Micro-stuttering has been a longstanding issue on multi-GPU setups. Both NVIDIA and AMD have worked on the issue to various degrees, but at the end of the day multi-GPU setups have never proven to be as reliable as single-GPU setups, which is why our editorial position on the matter has been to always favor single powerful GPUs over multiple GPUs when at all possible. Consequently it’s impractical to fully solve micro-stuttering and achieve frame pacing consistency on level with single-GPU setups, but it’s still possible to improve on previous methods and achieve a level of frame pacing that is reasonably effective and “good enough” for most needs. This is what AMD has been focusing on for the past few months.

Moving on, how AMD ended up in this situation is effectively the combination of three factors. The first of course being the innate technical challenged posed by AFR, while the second and third factors have been a poorly realized position on lag vs. consistency and a failure of competitive analysis respectively.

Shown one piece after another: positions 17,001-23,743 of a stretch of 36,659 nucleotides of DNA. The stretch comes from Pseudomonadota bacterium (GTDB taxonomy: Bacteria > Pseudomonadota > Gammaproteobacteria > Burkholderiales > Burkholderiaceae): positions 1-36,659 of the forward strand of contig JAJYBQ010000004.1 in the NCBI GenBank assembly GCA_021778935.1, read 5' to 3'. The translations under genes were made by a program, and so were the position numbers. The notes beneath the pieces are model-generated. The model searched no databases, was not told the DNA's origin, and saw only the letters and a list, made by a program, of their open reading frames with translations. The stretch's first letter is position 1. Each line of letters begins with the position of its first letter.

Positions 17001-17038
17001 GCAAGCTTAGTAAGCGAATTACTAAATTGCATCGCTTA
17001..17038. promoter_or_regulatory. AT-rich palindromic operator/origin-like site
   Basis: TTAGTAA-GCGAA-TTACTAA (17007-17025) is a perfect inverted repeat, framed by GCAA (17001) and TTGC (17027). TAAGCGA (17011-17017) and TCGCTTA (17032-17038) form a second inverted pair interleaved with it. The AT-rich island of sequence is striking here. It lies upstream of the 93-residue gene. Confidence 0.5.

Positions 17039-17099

On the former, AMD’s position up until now has been that they’ve favored minimizing input lag in their designs. If you need to hold back a frame to better pace it, then you are by definition introducing some input lag, a quality that is generally undesirable to a user base that usually avoids mechanisms like v-sync for that reason. AMD’s position hasn’t been wrong of course, but it has come at the exclusion of allowing a bit of input lag to better manage frame pacing. AMD’s decision then has been to lighten up on this position and dedicate the resources to deal with both approaches. AMD would introduce advanced frame pacing as an optional control, while leaving the simpler, less laggy approach as another option.